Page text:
Manon of the Spring (1986) is the sequel—or more properly, second part—of Jean de Florette (1986), which the Hendersonville Film Society showed last week. In essence, this film tells the rest of the story—what happens after Jean de Florette (Gérard Depardieu) dies. The film takes place 10 years later with Jean’s daughter Manon (Emmanuelle Béart) fully grown, living more or less wild as a shepherdess. Circumstances cause her to learn of the duplicity that drove her father to his death—and the culpability of not only Cesar Souberyran (Yves Montand) and his nephew Ugolin (Daniel Auteuil), but everyone in the area. While Manon decides to revenge herself on them, Ugolin becomes obsessed with marrying her—an idea that appeals to Cesar, who wants the family name to continue.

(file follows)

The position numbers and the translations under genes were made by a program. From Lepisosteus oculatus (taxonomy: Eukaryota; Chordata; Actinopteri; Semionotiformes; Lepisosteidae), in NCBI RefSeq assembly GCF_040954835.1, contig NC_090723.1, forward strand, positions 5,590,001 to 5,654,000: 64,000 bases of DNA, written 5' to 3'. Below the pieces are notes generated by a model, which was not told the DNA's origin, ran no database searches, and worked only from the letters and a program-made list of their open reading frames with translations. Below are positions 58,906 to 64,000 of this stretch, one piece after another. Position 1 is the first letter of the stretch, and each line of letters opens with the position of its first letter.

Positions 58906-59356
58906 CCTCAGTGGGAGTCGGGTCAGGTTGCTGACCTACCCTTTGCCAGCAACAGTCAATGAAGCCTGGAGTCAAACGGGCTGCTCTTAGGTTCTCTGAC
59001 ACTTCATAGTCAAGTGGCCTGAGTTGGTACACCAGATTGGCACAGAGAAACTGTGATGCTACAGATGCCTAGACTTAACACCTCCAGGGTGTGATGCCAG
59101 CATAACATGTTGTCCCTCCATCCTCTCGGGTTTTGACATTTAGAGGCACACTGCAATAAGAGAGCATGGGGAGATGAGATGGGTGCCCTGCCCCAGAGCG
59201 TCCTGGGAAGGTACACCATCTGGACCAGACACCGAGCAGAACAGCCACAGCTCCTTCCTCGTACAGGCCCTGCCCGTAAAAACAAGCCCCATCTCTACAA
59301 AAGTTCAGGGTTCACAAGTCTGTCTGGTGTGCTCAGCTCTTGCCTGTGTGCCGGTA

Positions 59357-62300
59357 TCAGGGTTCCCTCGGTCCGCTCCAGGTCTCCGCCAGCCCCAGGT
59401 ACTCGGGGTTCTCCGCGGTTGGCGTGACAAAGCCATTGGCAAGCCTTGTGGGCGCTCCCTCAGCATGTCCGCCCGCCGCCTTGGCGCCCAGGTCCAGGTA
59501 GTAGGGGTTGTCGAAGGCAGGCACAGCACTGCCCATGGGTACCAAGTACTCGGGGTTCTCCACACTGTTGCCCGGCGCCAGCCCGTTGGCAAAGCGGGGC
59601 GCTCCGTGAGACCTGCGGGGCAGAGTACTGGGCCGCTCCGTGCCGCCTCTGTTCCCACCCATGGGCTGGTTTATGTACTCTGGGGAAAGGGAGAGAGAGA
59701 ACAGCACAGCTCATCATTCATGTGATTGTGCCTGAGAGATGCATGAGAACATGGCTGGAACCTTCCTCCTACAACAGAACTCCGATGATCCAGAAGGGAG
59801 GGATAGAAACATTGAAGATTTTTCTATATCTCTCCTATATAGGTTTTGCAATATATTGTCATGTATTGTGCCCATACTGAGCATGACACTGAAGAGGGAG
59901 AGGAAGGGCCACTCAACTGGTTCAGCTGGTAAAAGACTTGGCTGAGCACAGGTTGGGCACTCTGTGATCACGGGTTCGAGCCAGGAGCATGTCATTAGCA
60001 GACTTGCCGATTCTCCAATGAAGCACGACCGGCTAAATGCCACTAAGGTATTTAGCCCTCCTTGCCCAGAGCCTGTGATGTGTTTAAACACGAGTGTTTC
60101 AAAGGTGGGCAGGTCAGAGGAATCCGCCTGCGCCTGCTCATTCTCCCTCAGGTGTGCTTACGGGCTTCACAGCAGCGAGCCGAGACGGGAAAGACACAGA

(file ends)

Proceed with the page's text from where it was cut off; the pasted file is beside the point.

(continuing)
The two films are very much of a piece stylistically and might almost be just one long film. This second half is perhaps a little more satisfying, since it’s a more active drama than the first. Though they really should be assessed together, either film is comprehensible without the other.